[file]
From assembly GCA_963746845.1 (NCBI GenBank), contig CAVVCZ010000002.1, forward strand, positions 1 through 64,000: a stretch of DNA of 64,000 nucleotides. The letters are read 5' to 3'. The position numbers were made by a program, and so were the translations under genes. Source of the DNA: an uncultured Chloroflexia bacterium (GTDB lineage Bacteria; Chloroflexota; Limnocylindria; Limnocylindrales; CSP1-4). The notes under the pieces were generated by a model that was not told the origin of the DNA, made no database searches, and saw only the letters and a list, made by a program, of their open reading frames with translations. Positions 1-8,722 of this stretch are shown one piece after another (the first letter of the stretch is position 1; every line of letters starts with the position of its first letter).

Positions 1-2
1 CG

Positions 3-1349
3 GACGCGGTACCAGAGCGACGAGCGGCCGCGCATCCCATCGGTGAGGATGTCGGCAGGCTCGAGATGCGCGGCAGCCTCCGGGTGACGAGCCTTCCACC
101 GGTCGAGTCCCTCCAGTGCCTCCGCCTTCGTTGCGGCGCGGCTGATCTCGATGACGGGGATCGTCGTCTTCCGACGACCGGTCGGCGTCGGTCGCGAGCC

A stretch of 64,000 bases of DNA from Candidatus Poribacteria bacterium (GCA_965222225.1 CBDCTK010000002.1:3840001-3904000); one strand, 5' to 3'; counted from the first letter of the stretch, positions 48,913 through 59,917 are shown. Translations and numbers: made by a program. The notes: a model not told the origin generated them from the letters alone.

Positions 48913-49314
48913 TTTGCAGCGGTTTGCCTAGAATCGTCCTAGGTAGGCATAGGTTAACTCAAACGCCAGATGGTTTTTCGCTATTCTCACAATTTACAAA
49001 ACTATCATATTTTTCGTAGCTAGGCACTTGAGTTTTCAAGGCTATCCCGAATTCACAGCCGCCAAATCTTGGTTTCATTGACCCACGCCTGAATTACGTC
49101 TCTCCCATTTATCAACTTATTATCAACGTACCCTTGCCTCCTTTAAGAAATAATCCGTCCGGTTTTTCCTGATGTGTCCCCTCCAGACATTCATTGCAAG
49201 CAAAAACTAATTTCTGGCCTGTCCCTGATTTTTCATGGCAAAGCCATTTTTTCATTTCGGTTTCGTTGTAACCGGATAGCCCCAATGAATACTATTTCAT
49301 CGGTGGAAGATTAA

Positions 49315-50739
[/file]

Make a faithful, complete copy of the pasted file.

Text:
From assembly GCA_963746845.1 (NCBI GenBank), contig CAVVCZ010000002.1, forward strand, positions 1 through 64,000: a stretch of DNA of 64,000 nucleotides. The letters are read 5' to 3'. The position numbers were made by a program, and so were the translations under genes. Source of the DNA: an uncultured Chloroflexia bacterium (GTDB lineage Bacteria; Chloroflexota; Limnocylindria; Limnocylindrales; CSP1-4). The notes under the pieces were generated by a model that was not told the origin of the DNA, made no database searches, and saw only the letters and a list, made by a program, of their open reading frames with translations. Positions 1-8,722 of this stretch are shown one piece after another (the first letter of the stretch is position 1; every line of letters starts with the position of its first letter).

Positions 1-2
1 CG

Positions 3-1349
3 GACGCGGTACCAGAGCGACGAGCGGCCGCGCATCCCATCGGTGAGGATGTCGGCAGGCTCGAGATGCGCGGCAGCCTCCGGGTGACGAGCCTTCCACC
101 GGTCGAGTCCCTCCAGTGCCTCCGCCTTCGTTGCGGCGCGGCTGATCTCGATGACGGGGATCGTCGTCTTCCGACGACCGGTCGGCGTCGGTCGCGAGCC

A stretch of 64,000 bases of DNA from Candidatus Poribacteria bacterium (GCA_965222225.1 CBDCTK010000002.1:3840001-3904000); one strand, 5' to 3'; counted from the first letter of the stretch, positions 48,913 through 59,917 are shown. Translations and numbers: made by a program. The notes: a model not told the origin generated them from the letters alone.

Positions 48913-49314
48913 TTTGCAGCGGTTTGCCTAGAATCGTCCTAGGTAGGCATAGGTTAACTCAAACGCCAGATGGTTTTTCGCTATTCTCACAATTTACAAA
49001 ACTATCATATTTTTCGTAGCTAGGCACTTGAGTTTTCAAGGCTATCCCGAATTCACAGCCGCCAAATCTTGGTTTCATTGACCCACGCCTGAATTACGTC
49101 TCTCCCATTTATCAACTTATTATCAACGTACCCTTGCCTCCTTTAAGAAATAATCCGTCCGGTTTTTCCTGATGTGTCCCCTCCAGACATTCATTGCAAG
49201 CAAAAACTAATTTCTGGCCTGTCCCTGATTTTTCATGGCAAAGCCATTTTTTCATTTCGGTTTCGTTGTAACCGGATAGCCCCAATGAATACTATTTCAT
49301 CGGTGGAAGATTAA

Positions 49315-50739